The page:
Khulisa Integrated Youth Development Programme

The (SADRAT Institute) has developed a holistic integrated youth development programme based on its study conducted in the Nelson Mandela Metropole (Port Elizabeth) in the Eastern Cape of South Africa in 2003. This study was conducted in three different townships (Motherwell, Walmer and Kleinskool) and was designed to explore the well-being of the youth living in these areas;  their skills level and leadership capacity among youth and to gather critical information on human health issues, especially related to HIV/AIDS. This information-gathering phase was followed by the tailoring of a programme designed to train youth leaders in six critical areas: career education, leadership, entrepreneurship, lifeskills, reproductive health, and sports, recreation and cultural activities. Some of those trained have gone on to positively influence other youth in their communities, creating a snowball effect. The whole process has been executed in each of the aforementioned communities under the guidance of a core working group comprising youth from the community concerned and representatives of key organizations.

Since 2015 the Sadrat Institute has partnered with the School at Home Project.

The School at Home project is an initiative of a local church in Chatty, the Uniting Reformed Church, dating back to 2012. At its inception its primary objective was to create a safe space where grade 10 and 11 learners from the Chatty community could receive academic tutoring during the first week of the June school recess period. The project was prompted by a rapidly failing public school system, marked by overcrowded classrooms and inadequate teaching material, resulting in learner and teacher apathy, high rates of school failure and behavioural problems amongst learners. These behavioural challenges included a steady increase in adolescent drug use. Teachers from the community volunteered their recess time and expertise to offer much valued tutoring during the Winterschool Project (as it was named at the time). These tutoring sessions which was attended by learners in large numbers, were lauded for the following reasons: it equipped learners with a sense of mastery of academic material which increased their motivation; the teachers were warm and patient, offering their time and expertise to a group of learners who voluntarily attended “extra classes” during their holiday; the Winterschool committee comprising members from the church, not only ensured that there were warm meals daily, but also created a homely atmosphere by warmly welcoming the learners and being attuned to their needs. The parents of the learners expressed appreciation for the learners’ mastery of essential school material, as well as the fact that they were occupied during the day.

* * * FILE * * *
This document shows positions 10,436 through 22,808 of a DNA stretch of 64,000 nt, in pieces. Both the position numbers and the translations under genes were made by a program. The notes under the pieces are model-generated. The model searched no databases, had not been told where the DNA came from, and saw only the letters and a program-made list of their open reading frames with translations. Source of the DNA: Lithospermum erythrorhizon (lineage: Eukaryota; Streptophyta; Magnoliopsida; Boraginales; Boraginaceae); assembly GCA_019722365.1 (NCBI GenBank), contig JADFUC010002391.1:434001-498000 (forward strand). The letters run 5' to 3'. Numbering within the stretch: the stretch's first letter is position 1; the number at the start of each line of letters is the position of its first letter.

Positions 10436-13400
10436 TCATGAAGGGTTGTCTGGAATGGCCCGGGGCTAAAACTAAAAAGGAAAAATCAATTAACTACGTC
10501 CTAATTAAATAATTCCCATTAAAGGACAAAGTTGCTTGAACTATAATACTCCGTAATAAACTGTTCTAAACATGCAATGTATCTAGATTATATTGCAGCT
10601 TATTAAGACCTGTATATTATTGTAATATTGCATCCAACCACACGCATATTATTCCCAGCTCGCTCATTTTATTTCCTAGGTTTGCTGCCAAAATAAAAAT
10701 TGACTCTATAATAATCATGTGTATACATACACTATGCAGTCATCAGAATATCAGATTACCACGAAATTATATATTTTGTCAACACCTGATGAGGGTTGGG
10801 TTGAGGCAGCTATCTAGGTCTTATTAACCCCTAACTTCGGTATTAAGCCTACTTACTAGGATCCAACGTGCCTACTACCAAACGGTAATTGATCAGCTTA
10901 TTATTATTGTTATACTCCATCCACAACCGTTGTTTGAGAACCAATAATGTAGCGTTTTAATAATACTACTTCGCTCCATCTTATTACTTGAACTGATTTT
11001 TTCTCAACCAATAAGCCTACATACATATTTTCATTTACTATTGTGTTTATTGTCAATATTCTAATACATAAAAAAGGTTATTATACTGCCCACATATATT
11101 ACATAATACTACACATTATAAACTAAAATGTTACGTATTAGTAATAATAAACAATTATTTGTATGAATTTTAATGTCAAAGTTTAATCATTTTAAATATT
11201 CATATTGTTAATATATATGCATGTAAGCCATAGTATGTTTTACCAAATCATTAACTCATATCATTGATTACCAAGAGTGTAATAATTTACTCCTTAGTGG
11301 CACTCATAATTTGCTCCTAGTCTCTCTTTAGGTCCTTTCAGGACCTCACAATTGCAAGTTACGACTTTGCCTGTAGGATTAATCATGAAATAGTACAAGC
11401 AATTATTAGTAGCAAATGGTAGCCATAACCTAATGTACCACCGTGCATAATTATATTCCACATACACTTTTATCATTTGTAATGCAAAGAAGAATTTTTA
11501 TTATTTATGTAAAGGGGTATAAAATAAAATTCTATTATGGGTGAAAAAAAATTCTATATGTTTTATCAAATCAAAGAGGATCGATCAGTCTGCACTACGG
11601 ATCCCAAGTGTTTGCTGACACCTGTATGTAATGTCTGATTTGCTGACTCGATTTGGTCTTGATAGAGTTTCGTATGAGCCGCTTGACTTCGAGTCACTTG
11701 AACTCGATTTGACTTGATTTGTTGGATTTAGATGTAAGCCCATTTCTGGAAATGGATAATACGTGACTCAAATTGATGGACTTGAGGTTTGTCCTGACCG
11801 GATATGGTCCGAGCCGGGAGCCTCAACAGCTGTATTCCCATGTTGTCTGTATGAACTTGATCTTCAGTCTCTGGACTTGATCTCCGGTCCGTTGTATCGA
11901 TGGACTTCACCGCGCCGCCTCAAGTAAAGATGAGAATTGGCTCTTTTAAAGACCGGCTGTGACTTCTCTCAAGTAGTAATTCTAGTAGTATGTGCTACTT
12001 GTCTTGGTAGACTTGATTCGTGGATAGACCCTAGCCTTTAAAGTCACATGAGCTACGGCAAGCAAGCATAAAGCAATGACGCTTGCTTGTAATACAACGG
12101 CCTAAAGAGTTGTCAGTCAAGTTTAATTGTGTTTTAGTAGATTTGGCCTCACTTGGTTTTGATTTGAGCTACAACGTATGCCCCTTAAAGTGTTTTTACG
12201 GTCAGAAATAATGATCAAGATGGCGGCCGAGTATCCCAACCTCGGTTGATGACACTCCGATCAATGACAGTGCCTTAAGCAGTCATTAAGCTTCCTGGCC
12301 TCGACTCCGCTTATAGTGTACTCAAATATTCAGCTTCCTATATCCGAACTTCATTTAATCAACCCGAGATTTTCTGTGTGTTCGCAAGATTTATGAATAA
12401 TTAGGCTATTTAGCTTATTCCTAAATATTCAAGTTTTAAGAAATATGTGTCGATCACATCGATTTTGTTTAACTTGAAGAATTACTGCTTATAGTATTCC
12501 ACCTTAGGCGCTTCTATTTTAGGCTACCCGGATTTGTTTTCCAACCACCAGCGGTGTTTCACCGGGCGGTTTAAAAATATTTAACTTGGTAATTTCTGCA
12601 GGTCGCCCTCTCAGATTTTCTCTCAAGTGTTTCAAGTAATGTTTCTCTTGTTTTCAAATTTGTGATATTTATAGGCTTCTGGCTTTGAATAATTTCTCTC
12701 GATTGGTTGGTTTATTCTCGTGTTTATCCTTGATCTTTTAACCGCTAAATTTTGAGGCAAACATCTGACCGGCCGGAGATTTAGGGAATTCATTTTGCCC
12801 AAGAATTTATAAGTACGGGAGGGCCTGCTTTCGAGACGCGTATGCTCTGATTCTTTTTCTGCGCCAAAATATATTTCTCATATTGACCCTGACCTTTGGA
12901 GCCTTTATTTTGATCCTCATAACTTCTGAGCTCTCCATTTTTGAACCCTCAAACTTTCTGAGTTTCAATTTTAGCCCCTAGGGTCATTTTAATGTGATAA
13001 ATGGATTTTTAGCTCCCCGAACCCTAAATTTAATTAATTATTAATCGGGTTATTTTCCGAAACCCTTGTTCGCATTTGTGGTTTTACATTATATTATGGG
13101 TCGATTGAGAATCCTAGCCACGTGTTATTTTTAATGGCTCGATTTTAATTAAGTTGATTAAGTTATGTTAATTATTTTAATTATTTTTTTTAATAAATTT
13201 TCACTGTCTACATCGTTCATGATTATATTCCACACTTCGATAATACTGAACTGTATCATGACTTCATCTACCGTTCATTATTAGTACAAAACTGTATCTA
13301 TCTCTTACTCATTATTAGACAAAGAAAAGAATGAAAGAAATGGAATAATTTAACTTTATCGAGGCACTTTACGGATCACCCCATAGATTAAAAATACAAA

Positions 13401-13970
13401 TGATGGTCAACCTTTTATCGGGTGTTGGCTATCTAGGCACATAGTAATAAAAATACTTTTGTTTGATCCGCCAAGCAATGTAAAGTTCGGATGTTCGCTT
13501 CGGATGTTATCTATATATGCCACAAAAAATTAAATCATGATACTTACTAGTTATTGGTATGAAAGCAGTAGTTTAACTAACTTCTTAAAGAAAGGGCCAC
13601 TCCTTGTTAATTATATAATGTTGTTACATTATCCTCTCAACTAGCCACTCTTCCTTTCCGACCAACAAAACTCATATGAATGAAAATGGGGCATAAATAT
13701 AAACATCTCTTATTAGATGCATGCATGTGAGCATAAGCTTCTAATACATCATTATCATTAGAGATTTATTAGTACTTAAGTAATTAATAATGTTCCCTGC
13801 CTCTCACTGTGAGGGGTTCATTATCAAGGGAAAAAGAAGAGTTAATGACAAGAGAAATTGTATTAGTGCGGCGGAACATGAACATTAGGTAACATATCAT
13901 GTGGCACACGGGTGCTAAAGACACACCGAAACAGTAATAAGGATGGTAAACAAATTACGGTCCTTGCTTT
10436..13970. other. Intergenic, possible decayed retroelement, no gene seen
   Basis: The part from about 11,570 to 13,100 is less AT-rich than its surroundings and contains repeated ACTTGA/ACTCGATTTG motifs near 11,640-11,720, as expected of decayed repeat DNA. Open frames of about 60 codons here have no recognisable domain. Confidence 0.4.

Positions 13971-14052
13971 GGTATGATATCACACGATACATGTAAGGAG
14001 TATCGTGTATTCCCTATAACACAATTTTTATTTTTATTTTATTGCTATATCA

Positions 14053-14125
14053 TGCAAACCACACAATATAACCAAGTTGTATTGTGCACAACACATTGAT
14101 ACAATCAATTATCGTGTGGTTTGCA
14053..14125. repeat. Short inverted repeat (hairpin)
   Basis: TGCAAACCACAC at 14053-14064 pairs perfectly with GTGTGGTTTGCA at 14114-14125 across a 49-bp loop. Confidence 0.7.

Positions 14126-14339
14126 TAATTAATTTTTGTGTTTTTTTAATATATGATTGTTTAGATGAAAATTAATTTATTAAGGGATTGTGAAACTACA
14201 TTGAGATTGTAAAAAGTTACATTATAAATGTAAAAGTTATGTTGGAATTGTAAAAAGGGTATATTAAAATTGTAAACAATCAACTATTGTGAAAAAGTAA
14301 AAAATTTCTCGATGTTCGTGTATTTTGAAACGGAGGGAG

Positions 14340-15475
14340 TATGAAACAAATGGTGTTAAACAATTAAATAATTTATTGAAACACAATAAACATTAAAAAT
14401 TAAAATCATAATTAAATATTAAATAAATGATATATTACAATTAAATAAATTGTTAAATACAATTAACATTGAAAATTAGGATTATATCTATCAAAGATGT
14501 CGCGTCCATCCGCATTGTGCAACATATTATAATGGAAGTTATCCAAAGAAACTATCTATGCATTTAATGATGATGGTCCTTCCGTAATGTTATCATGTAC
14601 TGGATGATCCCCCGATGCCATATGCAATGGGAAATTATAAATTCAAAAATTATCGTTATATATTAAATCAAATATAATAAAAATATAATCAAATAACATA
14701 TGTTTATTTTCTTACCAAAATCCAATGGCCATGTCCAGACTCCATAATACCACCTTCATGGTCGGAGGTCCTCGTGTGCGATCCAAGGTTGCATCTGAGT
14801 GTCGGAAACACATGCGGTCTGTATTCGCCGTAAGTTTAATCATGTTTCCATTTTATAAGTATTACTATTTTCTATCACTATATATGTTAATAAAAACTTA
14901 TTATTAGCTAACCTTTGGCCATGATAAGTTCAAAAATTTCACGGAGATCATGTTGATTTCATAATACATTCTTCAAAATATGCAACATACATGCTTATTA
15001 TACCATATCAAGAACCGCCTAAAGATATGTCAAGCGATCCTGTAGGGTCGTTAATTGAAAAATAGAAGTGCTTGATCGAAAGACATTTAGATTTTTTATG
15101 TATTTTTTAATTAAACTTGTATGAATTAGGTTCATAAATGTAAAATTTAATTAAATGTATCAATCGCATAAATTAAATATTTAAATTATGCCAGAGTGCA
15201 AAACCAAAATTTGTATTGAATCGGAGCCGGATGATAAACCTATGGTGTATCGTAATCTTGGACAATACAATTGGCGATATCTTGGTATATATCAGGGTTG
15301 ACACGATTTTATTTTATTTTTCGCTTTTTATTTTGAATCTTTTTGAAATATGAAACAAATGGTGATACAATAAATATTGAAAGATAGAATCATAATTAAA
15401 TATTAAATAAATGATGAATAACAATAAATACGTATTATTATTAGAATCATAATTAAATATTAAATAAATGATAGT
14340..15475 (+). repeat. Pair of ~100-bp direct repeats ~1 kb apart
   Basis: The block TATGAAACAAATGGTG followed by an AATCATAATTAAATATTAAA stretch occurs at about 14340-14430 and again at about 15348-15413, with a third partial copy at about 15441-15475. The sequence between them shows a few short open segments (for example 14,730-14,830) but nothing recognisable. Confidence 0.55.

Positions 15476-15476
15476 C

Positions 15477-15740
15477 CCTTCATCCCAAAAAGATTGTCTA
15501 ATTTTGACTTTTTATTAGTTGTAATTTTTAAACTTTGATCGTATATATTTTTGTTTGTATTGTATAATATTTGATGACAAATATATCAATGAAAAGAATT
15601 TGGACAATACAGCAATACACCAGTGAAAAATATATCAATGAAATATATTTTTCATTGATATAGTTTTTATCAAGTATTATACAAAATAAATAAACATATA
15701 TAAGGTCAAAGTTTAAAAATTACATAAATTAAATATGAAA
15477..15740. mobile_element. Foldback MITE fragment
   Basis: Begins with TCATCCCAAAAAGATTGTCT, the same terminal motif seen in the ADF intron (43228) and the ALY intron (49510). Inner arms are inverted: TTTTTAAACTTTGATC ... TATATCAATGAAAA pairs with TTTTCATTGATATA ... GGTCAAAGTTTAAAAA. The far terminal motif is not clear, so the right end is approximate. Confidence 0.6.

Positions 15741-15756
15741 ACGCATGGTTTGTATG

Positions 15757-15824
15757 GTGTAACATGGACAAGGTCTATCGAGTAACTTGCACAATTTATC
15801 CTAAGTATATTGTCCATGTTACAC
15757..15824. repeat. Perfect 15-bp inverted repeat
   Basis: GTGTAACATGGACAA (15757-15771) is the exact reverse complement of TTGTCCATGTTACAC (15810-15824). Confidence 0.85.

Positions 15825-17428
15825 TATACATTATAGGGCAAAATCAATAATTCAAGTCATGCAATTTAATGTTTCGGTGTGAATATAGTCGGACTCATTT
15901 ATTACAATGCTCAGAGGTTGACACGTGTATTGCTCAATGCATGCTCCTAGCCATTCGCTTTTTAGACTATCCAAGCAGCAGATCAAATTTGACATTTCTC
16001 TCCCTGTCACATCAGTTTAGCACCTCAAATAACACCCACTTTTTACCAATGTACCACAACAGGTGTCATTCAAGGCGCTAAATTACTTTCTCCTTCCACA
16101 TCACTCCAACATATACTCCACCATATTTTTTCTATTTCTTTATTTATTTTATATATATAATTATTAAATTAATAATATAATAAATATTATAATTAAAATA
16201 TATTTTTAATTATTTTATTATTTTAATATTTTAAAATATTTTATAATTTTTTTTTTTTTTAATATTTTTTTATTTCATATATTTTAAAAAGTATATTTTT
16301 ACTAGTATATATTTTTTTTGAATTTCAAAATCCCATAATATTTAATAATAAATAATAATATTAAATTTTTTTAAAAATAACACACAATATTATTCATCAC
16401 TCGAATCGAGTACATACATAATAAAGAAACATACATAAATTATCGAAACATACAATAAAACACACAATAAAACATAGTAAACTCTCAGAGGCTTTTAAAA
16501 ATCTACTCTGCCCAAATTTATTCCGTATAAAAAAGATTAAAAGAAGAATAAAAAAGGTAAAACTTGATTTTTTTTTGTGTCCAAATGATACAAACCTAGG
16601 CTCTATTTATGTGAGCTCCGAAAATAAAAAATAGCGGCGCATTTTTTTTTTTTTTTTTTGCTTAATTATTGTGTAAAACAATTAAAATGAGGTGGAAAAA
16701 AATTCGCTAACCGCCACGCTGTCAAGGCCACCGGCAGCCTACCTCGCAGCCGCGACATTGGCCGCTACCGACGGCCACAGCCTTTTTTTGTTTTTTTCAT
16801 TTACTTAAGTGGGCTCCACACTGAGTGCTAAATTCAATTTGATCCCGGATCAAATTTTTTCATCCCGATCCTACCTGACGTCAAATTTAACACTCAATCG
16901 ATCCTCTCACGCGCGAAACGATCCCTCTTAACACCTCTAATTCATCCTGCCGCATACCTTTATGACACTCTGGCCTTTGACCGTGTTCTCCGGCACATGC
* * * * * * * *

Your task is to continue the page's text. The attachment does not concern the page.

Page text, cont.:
The Winterschool project continued and adopted a more holistic approach from 2014, which saw the inclusion of the following objectives:

  • Promoting a culture of learning amongst learners (grade 10 & 11), by:
    • Including life skills training focusing on:
      • developing a vision and goals for the future
      • effective time management [constructing a study time table; identifying and eliminating time wasters]
      • reducing barriers to learning [creating a conducive study environment and a positive attitude to studying]
    • a tour to the Nelson Mandela Metropolitan University where learners received an opportunity to:
      • visualise themselves being students at a tertiary institution
      • access first-hand information on educational pathways available at the NMMU
      • familiarise themselves with the institution’s intellectual resources
  • Strengthening parental support for a culture of learning, by:
    • Facilitating a parent training workshop on HOW to communicate with their adolescent learner
    • Facilitating a dialogue between parents and learners where their needs of each other were communicated
  • Celebrating and rewarding the learners commitment, by
    • Hosting a certificate ceremony upon completion of the programme